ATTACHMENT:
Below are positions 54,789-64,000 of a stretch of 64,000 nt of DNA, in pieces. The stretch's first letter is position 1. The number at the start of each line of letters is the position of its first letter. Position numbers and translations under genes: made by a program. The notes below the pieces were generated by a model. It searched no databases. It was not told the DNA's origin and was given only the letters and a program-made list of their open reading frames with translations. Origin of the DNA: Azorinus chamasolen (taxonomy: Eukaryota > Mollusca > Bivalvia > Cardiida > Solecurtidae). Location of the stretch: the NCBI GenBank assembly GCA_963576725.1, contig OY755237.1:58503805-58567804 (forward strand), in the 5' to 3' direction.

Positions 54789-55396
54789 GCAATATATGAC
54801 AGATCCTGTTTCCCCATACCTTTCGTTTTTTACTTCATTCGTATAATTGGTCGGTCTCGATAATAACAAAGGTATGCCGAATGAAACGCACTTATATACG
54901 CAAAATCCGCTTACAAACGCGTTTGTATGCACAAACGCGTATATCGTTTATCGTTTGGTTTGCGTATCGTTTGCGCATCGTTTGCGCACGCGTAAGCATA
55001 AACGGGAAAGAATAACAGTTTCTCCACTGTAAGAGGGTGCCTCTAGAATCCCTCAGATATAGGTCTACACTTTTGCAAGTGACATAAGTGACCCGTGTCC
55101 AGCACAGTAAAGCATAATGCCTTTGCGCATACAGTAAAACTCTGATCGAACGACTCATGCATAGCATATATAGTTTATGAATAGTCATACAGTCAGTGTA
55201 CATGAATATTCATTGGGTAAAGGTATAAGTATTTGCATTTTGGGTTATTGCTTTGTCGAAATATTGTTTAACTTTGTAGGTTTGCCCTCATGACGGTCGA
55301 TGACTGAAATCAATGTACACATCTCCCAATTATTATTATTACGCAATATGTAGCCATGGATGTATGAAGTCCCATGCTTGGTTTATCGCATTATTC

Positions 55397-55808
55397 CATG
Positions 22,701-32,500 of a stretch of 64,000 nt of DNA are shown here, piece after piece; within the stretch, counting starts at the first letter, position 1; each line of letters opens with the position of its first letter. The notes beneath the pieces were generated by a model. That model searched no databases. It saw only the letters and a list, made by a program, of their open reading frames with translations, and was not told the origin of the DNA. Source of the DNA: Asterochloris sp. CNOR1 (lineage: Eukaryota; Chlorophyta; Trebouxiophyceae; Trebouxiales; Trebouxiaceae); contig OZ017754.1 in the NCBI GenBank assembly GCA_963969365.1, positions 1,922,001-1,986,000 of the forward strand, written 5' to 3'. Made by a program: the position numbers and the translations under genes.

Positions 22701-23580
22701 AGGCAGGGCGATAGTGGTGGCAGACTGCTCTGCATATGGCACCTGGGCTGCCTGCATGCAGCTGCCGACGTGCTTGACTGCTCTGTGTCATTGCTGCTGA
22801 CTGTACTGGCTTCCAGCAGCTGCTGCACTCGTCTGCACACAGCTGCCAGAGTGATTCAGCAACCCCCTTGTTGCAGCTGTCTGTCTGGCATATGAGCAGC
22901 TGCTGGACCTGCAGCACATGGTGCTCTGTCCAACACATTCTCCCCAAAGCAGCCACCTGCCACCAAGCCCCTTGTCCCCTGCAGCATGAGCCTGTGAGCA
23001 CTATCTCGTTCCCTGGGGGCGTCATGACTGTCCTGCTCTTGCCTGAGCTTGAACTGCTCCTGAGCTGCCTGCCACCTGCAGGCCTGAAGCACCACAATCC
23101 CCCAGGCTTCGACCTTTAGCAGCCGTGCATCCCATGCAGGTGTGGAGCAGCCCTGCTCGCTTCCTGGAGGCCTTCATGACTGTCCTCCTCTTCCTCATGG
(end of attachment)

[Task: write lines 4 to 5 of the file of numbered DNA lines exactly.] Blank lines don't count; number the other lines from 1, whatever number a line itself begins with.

54801 AGATCCTGTTTCCCCATACCTTTCGTTTTTTACTTCATTCGTATAATTGGTCGGTCTCGATAATAACAAAGGTATGCCGAATGAAACGCACTTATATACG
54901 CAAAATCCGCTTACAAACGCGTTTGTATGCACAAACGCGTATATCGTTTATCGTTTGGTTTGCGTATCGTTTGCGCATCGTTTGCGCACGCGTAAGCATA